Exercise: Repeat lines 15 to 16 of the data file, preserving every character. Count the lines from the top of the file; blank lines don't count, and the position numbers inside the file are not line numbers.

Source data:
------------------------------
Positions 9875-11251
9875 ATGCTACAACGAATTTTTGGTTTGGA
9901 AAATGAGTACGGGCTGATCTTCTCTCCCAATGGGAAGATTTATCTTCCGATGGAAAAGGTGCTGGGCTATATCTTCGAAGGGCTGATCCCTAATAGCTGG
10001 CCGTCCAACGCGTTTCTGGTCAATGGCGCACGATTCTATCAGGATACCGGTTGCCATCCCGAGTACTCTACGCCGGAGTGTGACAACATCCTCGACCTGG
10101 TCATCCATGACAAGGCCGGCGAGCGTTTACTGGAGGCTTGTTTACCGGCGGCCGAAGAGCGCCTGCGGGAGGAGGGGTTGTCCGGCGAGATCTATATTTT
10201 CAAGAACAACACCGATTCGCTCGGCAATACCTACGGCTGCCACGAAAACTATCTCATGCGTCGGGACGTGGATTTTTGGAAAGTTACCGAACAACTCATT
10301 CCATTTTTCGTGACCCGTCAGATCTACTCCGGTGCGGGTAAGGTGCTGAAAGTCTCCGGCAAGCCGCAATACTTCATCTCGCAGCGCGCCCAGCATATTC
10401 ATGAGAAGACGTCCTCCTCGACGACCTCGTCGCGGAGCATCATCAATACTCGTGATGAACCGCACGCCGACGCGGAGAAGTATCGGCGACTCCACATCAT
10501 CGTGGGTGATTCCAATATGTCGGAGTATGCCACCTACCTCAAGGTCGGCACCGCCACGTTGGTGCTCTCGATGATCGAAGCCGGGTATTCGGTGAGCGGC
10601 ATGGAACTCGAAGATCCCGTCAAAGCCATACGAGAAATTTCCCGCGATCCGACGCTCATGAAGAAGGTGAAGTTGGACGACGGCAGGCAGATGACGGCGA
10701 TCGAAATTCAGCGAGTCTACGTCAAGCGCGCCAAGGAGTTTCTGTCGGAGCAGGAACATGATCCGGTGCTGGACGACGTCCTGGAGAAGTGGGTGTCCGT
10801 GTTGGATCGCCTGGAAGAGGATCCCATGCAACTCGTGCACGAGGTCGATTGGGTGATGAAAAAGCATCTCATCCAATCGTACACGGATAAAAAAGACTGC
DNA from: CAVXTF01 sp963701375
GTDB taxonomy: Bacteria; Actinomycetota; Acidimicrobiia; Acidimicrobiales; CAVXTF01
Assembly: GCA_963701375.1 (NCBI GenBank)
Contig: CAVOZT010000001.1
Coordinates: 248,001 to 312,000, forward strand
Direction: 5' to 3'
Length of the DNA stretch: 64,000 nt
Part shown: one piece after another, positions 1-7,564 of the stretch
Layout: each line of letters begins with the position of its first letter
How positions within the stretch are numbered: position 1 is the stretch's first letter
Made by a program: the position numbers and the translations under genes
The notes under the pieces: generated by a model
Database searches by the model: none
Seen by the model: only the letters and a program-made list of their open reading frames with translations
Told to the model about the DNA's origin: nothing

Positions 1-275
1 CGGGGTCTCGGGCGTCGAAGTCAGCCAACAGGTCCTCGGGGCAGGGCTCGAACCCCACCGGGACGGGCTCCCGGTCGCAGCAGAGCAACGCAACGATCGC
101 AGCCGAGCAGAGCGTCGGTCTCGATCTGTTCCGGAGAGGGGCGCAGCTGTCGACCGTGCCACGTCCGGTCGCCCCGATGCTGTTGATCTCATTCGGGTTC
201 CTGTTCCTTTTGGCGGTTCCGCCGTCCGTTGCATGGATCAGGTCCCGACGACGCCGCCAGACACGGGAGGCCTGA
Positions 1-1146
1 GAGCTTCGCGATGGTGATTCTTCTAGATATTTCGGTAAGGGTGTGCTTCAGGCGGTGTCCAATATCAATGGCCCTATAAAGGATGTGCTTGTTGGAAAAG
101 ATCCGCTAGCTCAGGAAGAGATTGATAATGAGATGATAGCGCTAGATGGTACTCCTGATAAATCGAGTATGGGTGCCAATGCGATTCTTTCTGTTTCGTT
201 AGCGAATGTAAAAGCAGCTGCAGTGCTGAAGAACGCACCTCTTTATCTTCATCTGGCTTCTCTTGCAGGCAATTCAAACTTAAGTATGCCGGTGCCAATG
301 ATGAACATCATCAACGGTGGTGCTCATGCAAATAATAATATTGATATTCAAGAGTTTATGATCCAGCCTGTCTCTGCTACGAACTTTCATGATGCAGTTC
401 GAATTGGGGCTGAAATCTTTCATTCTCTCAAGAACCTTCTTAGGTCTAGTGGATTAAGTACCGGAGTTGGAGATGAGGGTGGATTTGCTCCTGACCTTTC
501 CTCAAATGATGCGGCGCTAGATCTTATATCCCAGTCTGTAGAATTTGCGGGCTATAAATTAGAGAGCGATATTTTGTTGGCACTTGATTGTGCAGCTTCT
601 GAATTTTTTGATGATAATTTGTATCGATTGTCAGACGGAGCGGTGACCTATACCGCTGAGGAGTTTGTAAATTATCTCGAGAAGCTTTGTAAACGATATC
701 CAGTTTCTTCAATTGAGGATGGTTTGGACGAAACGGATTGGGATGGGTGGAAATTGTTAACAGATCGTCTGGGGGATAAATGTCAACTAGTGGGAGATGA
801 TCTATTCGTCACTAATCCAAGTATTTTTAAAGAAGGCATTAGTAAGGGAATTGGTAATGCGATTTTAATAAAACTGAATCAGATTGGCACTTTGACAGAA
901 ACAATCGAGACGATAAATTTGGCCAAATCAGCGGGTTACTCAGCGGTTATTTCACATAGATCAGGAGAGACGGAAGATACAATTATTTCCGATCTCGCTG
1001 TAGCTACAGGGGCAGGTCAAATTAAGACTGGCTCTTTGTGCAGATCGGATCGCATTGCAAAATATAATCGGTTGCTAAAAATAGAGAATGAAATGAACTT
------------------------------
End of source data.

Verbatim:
Assembly: GCA_963701375.1 (NCBI GenBank)
Contig: CAVOZT010000001.1